(HRSA). The Berks County Community Foundation anticipated at least half of the proposed projects to be approved, instead HRSA only granted 67 clinics
of which Reading was not included.
Nationally in 2009 there were 1,131 FQHC's and about 75% of those centers have a dental clinic. Currently Reading's proposal does not include a
dental clinic, however I think including dental is an excellent idea.
A study by Drexel University School of Public Health stated that there are 35,152 residents of Reading who are on Medical Assistance and an
additional 12,340 uninsured which comprise 60% of the city's population. Those statistics confirm that downtown Reading is a medically underserved
area, but evidently that wasn't enough to get approved for finding as an FQHC.
Many dentists in Pennsylvania provide some free dental care for the underserved, but unfortunately it is not possible to solve this problem with
charity on the part of our dentists. Operating a dental practice is expensive and there are very few dentists or staff members that are wealthy
enough to work free for very long.
Poverty is a societal problem and its toll on individuals must be resolved with everyone's help. An FQHC is funded with federal dollars obtained
from everyone's income taxes.
Hospital emergency rooms are crowded with uninsured people using them for their basic medical needs. Currently hospital emergency rooms are
mandated to provide free service to patients without insurance, but in reality hospitals are charging higher fees to patients with insurance to cover
the cost of the uninsured.
The Berks County Community Foundation has not given up on the idea of a medical FQHC in Reading and I believe the plan should include a dental
component. The burden of providing basic dental services to the underserved and uninsured should not be solely on the shoulders of dentists but
society as a whole.
Dear Dr. Reitz:
My husband and I were discussing the observation that we both prefer to use the right side of our mouth for chewing. We thought that our dominant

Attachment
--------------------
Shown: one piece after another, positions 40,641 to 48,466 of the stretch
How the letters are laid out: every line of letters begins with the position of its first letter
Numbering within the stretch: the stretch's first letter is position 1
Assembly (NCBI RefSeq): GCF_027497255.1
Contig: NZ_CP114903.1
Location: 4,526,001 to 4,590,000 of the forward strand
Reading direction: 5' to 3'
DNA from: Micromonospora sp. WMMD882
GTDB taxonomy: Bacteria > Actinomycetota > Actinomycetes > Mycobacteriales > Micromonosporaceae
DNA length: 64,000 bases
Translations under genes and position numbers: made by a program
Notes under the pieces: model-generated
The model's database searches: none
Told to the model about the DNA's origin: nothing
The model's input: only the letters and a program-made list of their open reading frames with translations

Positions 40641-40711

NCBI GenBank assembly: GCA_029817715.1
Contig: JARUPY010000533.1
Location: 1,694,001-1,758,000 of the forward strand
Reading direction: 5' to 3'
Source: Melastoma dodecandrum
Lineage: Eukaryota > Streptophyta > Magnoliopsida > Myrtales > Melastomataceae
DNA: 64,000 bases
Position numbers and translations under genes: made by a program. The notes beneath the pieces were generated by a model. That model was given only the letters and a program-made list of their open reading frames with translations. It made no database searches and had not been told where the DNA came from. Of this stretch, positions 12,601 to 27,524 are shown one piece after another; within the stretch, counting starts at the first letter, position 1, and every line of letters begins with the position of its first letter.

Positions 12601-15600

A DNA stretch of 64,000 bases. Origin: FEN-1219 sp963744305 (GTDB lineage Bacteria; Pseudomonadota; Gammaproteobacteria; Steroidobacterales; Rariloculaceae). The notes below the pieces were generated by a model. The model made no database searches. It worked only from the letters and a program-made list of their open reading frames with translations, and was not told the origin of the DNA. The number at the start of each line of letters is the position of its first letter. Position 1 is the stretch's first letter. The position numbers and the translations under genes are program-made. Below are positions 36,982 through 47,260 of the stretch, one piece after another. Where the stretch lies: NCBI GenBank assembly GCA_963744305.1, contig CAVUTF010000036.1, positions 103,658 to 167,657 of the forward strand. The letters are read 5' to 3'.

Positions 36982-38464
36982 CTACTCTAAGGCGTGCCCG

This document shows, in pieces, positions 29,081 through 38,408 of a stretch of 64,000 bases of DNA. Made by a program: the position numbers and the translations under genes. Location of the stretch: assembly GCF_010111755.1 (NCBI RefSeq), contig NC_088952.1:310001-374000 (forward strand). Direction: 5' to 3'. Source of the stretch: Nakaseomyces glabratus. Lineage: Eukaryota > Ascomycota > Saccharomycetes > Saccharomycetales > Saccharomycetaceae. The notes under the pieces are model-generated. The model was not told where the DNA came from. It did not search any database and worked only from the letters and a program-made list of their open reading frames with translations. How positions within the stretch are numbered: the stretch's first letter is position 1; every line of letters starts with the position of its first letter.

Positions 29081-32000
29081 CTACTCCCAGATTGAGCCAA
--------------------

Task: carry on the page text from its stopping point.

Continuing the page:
chewing side would be the same as our dominant hand but my husband is right handed and I am left handed. We are both in our early forties and have
all of our teeth. Does everyone have a favorite side in their mouth for chewing and, if so, why?
Mariana from Reading
It is commonly believed that many people have a preferred side in their mouth for chewing. As you and your husband have noticed, chewing side
preference has not been found to be related to an individual's dominant hand side.
It is believed that everyone is born with a genetic predisposition to be either right or left handed. A chewing side preference appears to be
something some people subconsciously decide at some point later in their life.
The process of chewing is almost automatic requiring very little concentration on your part. So there must be a factor that influences a person's
decision to pick a preferred side for chewing.
A study published in 2011 in the Journal of Oral Rehabilitation indicates the factor may be pain. Before I get to that, I need to explain
how things work when chewing.
When food is placed in the mouth the tongue usually places it on either the left or right side for chewing. The right and left temporomandibular
joints (TMJ) both guide and support the mandible when chewing. Studies have found that the TMJ on the opposite side from where the food is placed
receives the majority of the stress. So when food is chewed on the right the TMJ on the left is under the most stress and vice versa.
The 2011 Journal of Oral Rehabilitation study found that, even in the absence of pain, 37% of the population has a problem with at least
one of their temporomandibular joints. The problem is often just a disc that is slightly out of place. Additionally, they found people subconsciously
chewed food on the same side as the problem joint, which is logical since the TMJ force is less on that side when chewing. This was especially true
when they masticated hard food.
It is likely that both you and your husband have one TMJ side that is more stable than the other. Although you are not experiencing pain, it is
likely more pleasant for your TMJ when you chew on the side with the weaker joint making that your favorite chewing side.